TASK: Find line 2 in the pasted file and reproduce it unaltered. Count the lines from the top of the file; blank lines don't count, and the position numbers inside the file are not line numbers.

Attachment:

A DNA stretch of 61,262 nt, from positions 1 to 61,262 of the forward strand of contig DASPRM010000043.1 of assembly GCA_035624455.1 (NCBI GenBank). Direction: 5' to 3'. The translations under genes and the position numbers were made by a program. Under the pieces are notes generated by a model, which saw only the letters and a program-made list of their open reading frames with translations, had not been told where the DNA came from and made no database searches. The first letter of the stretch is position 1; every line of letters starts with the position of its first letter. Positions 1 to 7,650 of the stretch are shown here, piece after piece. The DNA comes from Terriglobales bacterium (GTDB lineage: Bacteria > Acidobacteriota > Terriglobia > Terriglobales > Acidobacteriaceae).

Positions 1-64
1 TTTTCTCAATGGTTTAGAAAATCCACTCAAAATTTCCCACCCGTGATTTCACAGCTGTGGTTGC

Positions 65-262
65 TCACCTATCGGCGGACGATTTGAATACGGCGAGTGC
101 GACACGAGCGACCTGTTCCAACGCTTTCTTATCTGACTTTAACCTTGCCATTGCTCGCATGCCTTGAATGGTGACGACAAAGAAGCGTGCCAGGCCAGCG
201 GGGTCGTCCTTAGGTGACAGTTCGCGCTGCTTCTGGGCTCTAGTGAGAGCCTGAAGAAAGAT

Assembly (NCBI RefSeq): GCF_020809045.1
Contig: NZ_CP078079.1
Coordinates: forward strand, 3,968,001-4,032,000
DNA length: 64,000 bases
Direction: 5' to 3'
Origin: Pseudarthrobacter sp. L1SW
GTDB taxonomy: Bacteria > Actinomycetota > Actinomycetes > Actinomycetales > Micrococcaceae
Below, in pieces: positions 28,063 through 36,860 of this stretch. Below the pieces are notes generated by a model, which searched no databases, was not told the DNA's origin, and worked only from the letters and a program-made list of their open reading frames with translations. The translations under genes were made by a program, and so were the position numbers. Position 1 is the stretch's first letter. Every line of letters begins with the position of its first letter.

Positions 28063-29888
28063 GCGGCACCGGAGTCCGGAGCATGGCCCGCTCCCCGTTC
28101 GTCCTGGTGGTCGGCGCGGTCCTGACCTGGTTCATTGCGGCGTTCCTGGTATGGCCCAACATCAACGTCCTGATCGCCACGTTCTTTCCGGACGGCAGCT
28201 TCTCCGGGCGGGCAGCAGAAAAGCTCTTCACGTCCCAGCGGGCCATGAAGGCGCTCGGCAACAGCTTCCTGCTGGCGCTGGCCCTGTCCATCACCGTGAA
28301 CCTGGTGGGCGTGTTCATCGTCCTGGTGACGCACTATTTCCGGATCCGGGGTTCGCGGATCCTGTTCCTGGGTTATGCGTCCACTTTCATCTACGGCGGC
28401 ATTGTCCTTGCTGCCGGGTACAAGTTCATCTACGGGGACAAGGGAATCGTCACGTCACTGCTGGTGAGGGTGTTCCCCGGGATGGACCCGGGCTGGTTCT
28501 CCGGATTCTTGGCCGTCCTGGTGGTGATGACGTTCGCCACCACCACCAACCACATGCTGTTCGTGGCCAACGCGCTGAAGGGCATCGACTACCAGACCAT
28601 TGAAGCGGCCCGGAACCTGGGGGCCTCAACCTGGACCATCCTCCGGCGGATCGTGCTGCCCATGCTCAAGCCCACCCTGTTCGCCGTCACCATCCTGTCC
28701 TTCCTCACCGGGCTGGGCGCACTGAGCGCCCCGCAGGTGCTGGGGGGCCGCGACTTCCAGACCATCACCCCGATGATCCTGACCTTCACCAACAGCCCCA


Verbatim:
Positions 1-64